04-1998: Bikini Magazine

Tags: 

An almost botched Gotham City Test Drive with House of Style's Rebecca Romijn is saved by The New York Bureau, better known as Tad Floridis and Tobias Perse, who prove that nice guys can finish first, as long as they're not riding in a cab.

The New York Bureau had come to the photo studio for a pre-taxi-cab test drive conversation with House of Style's Rebecca Romijn. On time and equipped with a surfeit of reporters' supplies - mini-disc recorder, extra batteries, notebooks, back-up notebooks, mechanical pencils - we boarded the elevator, followed by two women struggling with a twin pair of overstuffed duffels. As the elevator lurched to the fifth floor, one of the women eyed the pencil behind Tad's ear. "You the writers?"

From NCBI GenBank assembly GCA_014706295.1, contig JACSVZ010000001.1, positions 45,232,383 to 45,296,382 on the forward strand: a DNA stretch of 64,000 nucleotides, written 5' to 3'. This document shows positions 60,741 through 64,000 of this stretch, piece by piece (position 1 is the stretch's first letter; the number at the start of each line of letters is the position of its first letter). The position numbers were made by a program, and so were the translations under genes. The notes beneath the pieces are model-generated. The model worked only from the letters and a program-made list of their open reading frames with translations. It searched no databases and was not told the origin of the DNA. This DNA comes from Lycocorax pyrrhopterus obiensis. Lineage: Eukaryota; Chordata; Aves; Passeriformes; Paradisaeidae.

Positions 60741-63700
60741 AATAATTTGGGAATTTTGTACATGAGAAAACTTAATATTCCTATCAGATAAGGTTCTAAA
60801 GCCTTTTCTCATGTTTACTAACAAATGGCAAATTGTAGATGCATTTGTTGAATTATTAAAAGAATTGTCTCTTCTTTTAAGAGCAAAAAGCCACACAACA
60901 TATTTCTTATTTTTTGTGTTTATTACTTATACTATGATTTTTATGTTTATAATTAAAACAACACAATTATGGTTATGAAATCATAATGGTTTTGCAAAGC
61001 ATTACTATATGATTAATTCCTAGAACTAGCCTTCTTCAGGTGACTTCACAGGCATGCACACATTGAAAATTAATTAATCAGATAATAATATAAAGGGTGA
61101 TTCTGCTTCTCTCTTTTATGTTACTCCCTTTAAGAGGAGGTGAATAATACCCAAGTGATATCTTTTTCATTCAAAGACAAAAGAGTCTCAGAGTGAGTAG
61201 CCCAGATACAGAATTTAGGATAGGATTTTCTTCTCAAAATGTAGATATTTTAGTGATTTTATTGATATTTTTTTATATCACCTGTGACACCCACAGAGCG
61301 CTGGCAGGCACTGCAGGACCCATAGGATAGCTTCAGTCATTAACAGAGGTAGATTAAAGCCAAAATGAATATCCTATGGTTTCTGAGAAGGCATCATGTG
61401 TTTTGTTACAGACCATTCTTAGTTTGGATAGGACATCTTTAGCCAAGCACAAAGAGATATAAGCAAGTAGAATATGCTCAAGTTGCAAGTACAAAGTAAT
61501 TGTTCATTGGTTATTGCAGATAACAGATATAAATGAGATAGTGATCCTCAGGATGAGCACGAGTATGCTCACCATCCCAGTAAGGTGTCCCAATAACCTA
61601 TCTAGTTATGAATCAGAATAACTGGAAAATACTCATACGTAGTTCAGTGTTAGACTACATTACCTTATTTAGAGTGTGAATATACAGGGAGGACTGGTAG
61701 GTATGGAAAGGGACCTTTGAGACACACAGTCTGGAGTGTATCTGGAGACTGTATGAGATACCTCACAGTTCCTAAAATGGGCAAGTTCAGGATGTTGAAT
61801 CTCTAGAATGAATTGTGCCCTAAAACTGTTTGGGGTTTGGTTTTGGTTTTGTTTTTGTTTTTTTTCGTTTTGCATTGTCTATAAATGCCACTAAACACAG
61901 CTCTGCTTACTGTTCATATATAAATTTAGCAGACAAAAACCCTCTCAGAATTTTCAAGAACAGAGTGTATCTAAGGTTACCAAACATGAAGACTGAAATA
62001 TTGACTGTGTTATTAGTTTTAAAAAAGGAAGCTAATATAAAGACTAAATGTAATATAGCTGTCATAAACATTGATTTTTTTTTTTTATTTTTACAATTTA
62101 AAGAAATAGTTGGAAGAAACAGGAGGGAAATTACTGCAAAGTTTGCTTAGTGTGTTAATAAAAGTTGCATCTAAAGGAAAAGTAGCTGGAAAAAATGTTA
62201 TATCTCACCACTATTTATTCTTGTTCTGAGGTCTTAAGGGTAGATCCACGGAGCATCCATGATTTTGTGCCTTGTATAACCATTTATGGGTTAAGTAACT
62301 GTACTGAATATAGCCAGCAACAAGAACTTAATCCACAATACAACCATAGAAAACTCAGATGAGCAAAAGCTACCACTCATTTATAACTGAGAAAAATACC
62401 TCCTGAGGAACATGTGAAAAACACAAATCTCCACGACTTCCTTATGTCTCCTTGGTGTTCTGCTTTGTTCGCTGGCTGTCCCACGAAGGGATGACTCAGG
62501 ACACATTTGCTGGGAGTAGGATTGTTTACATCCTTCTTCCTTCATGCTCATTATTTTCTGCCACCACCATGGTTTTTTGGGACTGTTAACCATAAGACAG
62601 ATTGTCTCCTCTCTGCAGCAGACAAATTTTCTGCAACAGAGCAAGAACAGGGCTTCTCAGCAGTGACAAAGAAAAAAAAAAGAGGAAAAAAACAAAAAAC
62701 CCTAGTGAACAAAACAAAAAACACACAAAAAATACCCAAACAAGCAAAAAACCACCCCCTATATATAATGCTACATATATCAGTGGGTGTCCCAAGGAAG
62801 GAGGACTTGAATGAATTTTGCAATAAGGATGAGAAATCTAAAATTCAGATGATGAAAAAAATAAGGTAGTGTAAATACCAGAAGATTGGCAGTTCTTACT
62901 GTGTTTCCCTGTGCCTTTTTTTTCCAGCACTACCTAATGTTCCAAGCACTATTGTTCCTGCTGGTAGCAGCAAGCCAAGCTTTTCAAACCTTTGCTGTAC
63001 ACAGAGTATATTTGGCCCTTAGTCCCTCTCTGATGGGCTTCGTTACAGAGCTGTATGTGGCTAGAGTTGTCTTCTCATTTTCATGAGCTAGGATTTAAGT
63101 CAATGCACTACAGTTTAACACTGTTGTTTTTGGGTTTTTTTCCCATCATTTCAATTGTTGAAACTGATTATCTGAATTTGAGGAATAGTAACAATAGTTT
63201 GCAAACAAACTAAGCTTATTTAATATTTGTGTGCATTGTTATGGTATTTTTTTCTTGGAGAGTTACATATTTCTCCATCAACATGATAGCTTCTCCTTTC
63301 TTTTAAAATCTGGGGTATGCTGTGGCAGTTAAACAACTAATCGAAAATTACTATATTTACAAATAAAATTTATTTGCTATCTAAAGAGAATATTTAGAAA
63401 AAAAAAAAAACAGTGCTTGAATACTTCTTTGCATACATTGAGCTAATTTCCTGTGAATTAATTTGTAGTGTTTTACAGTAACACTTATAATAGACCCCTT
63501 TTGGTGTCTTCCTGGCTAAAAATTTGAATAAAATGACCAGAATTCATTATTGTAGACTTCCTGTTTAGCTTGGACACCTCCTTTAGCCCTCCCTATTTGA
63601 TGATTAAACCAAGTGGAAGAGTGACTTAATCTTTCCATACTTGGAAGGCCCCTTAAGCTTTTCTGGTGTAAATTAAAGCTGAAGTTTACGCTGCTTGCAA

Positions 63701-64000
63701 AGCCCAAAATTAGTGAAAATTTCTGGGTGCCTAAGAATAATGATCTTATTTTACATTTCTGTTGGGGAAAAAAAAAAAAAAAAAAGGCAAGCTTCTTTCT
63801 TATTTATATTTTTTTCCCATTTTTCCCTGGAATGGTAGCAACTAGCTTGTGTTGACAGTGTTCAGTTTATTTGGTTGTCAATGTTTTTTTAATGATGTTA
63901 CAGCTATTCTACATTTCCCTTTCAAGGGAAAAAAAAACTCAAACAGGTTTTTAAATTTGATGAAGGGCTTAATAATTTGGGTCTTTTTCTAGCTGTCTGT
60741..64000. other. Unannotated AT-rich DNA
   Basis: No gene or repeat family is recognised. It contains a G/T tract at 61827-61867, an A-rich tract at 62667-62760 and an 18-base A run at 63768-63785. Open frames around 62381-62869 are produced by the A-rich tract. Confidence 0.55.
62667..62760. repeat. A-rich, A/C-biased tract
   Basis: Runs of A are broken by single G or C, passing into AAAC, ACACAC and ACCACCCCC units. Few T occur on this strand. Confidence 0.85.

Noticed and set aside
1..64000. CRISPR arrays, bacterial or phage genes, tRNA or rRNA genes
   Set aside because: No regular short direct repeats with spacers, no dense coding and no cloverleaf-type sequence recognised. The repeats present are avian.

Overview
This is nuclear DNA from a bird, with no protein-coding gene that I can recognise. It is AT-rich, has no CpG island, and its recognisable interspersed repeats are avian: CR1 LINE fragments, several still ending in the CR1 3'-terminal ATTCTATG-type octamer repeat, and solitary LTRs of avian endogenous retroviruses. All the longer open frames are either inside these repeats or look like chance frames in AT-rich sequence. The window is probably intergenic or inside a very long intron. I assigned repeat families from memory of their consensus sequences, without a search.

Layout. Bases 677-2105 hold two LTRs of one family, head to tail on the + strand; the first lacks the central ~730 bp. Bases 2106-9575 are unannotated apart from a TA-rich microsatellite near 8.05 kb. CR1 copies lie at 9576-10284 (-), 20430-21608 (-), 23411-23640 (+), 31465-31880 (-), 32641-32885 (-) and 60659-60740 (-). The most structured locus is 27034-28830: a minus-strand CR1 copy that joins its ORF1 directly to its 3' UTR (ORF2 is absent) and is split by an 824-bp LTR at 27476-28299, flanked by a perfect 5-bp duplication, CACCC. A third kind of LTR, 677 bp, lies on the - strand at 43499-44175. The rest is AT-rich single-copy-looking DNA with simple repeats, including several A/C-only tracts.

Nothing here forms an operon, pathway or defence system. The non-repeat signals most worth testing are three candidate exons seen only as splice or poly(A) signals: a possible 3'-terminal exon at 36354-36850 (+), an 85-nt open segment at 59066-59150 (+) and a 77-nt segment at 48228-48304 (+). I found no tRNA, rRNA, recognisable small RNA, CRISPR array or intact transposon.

"Yes," we responded.
"There's a problem," she said. "No one told me until this morning there would be taxi cabs involved. You can't take Rebecca in cabs."
"Uh, no cabs?" Tobias said.
"These clothes," she said, shifting her weight so that one end of the bag nosed against Tobias' chest, "these clothes are not for cabs."
The elevator stopped on our floor.
"Uh, I think we'll need to call Bikini," Tad said as the group entered the photographer's studio.
The woman dropped her bag. "I am Bikini."
Calls were made, decisions rendered; The Bureau began racing through its two page list of neatly-typed speaking points and questions, changing the word "cab" to "Town Car."

Rebecca strides into the studio. She is serene and confident, her publicist trailing close behind, considerably shorter in stature and wider of berth. She introduces herself to a procession of people, kissing the ones she knows. The Bureau gets a handshake:
"Rebecca," she says. "Tad, Tobias," we say in turn.